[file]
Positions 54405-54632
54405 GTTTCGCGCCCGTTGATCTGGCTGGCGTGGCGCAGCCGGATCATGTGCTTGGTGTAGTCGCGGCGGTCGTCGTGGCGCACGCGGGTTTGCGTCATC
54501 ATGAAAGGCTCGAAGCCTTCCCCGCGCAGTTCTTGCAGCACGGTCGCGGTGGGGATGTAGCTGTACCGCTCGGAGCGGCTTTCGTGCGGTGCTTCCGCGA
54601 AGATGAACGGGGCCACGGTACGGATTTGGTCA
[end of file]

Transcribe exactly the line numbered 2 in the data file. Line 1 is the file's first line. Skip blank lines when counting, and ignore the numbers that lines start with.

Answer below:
54405 GTTTCGCGCCCGTTGATCTGGCTGGCGTGGCGCAGCCGGATCATGTGCTTGGTGTAGTCGCGGCGGTCGTCGTGGCGCACGCGGGTTTGCGTCATC